Migraine headaches can occur at any age, and unfortunately, they are common among children, with one in ten school-age children suffering with migraine. About half of all migraine sufferers will have had their first attack before their 12th birthday.
Children get the same types of headaches adults do, but since their symptoms may differ it can be difficult to tell headache type in a child. In general, though, children frequently experience some similar symptoms, such as:
- pulsating, throbbing or pounding head pain
- abdominal pain
- a lack of energy
- sensitivity to light and noise
- disturbed vision
- pain increases with physical activity
What causes a migraine varies significantly from person to person, and it is difficult to isolate specific triggers, as something that caused a migraine one day may not cause one another day. Parents and children can learn from experience which certain things or combinations of things tend to trigger an attack, and by addressing these could limit the frequency of attacks.
What Triggers Migraine Attacks in Children
- Lack of Sleep. Sleeping too much or too little and going to sleep or waking up at a a different time than they usually do can bring on a migraine in children. Setting and sticking to regular bed and waking up times could help prevent attacks.
- Dehydration. Children should be encouraged to drink water throughout the day, especially when they are active.
- Diet. A healthy diet full of vegetables, fruits, and whole grains is important, and so is not missing meals, especially breakfast. For some children, eating small nutritious snacks at regular intervals helps to control their attacks.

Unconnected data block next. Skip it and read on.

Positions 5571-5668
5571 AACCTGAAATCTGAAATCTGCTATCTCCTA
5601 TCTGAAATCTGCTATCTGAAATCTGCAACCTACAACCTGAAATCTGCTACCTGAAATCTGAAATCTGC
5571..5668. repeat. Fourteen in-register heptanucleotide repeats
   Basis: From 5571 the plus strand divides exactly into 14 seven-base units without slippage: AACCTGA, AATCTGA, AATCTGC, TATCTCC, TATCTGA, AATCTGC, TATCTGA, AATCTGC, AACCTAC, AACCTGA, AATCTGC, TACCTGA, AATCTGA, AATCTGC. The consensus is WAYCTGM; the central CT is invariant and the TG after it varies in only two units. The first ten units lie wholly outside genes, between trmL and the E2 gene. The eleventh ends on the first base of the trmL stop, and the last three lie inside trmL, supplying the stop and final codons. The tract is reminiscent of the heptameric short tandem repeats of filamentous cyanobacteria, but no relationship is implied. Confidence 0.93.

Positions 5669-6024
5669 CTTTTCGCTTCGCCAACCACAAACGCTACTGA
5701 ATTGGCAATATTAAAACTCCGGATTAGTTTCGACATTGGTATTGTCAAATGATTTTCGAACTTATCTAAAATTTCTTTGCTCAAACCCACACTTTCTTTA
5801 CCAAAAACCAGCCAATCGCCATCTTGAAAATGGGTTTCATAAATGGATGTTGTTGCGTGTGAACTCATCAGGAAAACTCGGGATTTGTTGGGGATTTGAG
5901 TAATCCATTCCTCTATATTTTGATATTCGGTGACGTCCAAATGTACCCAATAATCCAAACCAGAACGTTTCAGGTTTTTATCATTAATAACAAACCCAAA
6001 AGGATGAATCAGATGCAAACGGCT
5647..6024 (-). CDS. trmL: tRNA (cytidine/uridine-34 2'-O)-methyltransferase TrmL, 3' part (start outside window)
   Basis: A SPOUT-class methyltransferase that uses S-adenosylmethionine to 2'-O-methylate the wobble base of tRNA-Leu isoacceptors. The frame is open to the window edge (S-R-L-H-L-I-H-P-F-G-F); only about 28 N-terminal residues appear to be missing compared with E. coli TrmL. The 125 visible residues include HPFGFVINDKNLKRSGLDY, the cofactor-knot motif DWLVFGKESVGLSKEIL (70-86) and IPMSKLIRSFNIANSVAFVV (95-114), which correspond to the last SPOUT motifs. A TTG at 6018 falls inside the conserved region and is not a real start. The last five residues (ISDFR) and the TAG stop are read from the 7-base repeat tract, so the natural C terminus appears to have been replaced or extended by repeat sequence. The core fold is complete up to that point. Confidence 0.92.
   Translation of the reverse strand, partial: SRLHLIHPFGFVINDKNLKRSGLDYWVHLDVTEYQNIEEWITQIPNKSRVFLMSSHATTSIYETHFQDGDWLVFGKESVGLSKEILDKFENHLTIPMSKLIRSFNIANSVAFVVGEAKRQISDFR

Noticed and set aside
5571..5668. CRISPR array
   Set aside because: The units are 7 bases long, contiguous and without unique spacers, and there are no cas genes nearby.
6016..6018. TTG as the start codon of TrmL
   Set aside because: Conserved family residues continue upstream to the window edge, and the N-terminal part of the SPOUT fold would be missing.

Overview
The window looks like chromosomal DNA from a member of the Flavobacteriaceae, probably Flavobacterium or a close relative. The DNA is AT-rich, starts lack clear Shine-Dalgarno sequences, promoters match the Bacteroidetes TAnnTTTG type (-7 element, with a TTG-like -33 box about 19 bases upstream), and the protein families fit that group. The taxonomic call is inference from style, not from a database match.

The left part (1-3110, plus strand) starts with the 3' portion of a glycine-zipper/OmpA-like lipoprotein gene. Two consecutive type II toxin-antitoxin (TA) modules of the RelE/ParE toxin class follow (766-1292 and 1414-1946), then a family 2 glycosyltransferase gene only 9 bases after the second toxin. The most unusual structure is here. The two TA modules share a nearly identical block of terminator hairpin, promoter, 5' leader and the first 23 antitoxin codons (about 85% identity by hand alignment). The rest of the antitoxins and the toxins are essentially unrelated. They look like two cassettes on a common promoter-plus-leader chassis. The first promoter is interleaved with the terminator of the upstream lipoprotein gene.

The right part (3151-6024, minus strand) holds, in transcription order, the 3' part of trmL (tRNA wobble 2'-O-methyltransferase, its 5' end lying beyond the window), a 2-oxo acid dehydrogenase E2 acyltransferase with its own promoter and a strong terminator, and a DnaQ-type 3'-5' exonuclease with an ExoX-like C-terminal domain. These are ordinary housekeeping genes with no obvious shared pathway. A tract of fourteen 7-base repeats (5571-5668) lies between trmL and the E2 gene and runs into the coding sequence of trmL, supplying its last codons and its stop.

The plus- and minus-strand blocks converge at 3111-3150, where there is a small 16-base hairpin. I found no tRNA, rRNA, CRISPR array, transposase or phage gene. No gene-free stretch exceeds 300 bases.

- Stress. Children, even in elementary school, can be under stress from a range of different things. They can be worried about tests, bullying and teasing, and problems at home. It could help prevent attacks if children identify and learn how to relieve their sources of stress and tension.
Treating and Coping with Migraines in Kids
While a few FDA-approved treatment medications for children do now exist, choices are limited. Thankfully there are many good remedies and non-medication coping options to help children with migraine.
- Cold Therapy. Cold packs can be very helpful in relieving head pain. Regular ice packs work well, and you can even buy wearable "headache hats" designed to relieve migraines and headaches.
- Limiting Light and Noise. At home, go someplace quiet, turn off the lights, pull down the blinds. If you are out and can't control the environment, kid sized sunglasses and earbuds help. It may be a good idea to make sure children have somewhere quiet to go if they get a migraine during school, like the nurses office.
- Hydration & Nutrition. During a migraine, it is important that children drink fluids to prevent dehydration if at all possible. If they have missed meals or not eaten enough, eating can also help. As many children have nausea and difficulty keeping food down during attacks, something simple like crackers or apples is a good idea.